Friday, October 18, 2013

Creating a model city with a 10 year old...

Hi Friends!
It has been non stop this month, which I like, keeps life moving, the kids growing, and keeps away stinkin' thinkin'. This past month my 10 year old and I embarked on an awesome mission to create a city to enforce his geometry lessons throughout the month. Being a crafty person who wished so dearly someone in her family would have built cool scale models of things like cities and (ahem) a whole room of scenic train sets; which never happened until this month. The process was pretty precise and thankfully this kid is a hard worker, maybe a bit competative (have no idea where he gets that from....), ok he wanted to be better than everyone else in the class (he gets that honestly). The mission was accepted and the idea of our 1 inch scale city was born. I showed him one of my favorite scale cities of Manhatten...Check it out here, and the wheels began to turn.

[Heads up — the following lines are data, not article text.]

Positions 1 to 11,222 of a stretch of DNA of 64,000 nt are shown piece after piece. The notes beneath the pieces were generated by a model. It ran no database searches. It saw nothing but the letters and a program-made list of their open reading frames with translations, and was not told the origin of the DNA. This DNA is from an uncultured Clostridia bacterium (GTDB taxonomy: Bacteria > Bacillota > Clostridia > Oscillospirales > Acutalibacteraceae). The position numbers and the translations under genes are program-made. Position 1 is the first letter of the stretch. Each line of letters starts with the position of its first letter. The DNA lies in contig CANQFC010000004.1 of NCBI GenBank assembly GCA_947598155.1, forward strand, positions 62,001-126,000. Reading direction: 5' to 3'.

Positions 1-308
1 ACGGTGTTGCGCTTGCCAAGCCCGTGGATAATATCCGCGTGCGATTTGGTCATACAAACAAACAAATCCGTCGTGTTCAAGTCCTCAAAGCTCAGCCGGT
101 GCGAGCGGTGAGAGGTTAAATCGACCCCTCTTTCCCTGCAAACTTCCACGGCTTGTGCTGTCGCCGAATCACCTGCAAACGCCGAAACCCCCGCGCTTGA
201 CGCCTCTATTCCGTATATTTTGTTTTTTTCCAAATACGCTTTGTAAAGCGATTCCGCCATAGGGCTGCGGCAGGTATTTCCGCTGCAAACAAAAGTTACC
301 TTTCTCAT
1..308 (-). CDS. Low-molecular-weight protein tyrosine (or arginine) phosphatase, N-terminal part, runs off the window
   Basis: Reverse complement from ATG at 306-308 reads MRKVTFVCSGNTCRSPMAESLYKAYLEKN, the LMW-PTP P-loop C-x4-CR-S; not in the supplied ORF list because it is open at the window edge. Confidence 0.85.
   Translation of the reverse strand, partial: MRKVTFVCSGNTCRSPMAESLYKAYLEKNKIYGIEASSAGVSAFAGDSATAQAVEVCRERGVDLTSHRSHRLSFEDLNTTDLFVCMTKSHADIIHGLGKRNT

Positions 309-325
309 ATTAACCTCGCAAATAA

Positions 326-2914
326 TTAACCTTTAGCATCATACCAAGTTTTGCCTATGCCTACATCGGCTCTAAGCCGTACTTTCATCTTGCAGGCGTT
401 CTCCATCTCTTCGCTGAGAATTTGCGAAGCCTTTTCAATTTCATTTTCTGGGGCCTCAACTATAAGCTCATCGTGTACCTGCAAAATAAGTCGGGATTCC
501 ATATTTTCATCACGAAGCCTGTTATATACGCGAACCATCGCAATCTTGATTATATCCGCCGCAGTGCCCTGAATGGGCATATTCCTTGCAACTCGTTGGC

I must say when the big boy handed me the project outline I could hear the theme song for Mission Impossible going off in the back of my head. This was a month long project that would incorporate geometry lessons from school. How to make this project work for my kid, keep him motivated, and teach him to push harder than the rest; was my M.I. We started off drawing a blueprint of his city and talked about how most cities were constructed past and present and how they work. I asked him what he thought should be a top priority in his city: people, places to work, farms, a nature reserve, (Police, Firefighters, hospitals), schools, stores, and places to create things.
The Blue Print